Electron affinity and band bending of the single crystal diamond (111) surface

Ristein J, Ley L (1999)

Publication Type: Journal article

Publication year: 1999


Publisher: Elsevier

Book Volume: 8

Pages Range: 792


The electron affinity and band bending of a single crystal diamond (111) surface have been investigated as a function of hydrogen coverage via work function measurements, photoelectron yield spectroscopy, X-ray-excited photoelectron spectroscopy (XPS), and low-energy electron diffraction (LEED). The hydrogen desorption and the 1×1-2×1 surface phase transition were achieved by electron-beam irradiation at room temperature as well as annealing at high temperature. The electron affinity ranges from -1.27 eV for the fully hydrogen-covered 1×1 surface to 0.38 eV for the hydrogen-free 2×1 reconstructed surface. Electron beam irradiation is demonstrated to be an effective method to induce hydrogen desorption and surface reconstruction. However, this irradiation process does not change the surface band bending on type IIb diamond, which is generally increased by annealing. It is concluded that the electron-affinity change is caused by the C-H dipole layer, whereas the band bending is not directly related to hydrogen coverage or reconstruction but rather due to charged surface defects that are created simultaneously with the thermal treatment.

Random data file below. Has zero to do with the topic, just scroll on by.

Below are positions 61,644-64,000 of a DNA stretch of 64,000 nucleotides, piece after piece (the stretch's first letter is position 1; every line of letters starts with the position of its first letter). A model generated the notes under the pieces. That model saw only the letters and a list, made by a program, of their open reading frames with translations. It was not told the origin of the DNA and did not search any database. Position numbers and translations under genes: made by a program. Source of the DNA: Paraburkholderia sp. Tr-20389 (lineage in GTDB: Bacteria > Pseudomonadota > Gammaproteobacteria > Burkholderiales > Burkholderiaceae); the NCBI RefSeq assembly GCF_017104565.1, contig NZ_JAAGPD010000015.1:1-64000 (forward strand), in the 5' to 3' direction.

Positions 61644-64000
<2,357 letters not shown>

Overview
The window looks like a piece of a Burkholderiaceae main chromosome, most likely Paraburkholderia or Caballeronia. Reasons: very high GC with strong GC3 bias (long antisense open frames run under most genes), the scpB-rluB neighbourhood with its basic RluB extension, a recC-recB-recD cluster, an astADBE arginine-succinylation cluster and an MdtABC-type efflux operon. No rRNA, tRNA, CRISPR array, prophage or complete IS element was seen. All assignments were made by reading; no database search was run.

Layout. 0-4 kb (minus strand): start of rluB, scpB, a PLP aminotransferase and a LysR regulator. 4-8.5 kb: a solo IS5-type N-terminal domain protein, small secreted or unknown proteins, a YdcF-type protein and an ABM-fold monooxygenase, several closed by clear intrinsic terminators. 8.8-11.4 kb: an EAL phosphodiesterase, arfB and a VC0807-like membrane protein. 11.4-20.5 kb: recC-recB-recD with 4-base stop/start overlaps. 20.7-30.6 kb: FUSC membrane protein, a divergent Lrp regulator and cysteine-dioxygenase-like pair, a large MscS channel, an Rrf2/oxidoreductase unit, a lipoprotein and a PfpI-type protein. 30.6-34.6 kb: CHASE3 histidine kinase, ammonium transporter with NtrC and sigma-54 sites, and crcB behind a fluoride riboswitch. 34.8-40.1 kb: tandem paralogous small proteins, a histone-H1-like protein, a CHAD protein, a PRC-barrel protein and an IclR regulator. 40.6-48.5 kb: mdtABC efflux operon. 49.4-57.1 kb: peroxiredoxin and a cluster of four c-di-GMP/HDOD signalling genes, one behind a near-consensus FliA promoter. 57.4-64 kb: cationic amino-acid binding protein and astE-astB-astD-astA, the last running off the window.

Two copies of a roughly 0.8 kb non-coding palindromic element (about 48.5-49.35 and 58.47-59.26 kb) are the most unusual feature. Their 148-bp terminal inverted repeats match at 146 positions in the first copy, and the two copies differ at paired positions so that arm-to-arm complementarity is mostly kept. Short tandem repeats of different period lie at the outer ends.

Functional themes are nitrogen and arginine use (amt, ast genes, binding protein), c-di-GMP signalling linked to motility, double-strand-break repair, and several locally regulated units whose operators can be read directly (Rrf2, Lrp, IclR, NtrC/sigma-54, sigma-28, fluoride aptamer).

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Ristein, J., & Ley, L. (1999). Electron affinity and band bending of the single crystal diamond (111) surface. Diamond and Related Materials, 8, 792.


Ristein, Jürgen, and Lothar Ley. "Electron affinity and band bending of the single crystal diamond (111) surface." Diamond and Related Materials 8 (1999): 792.

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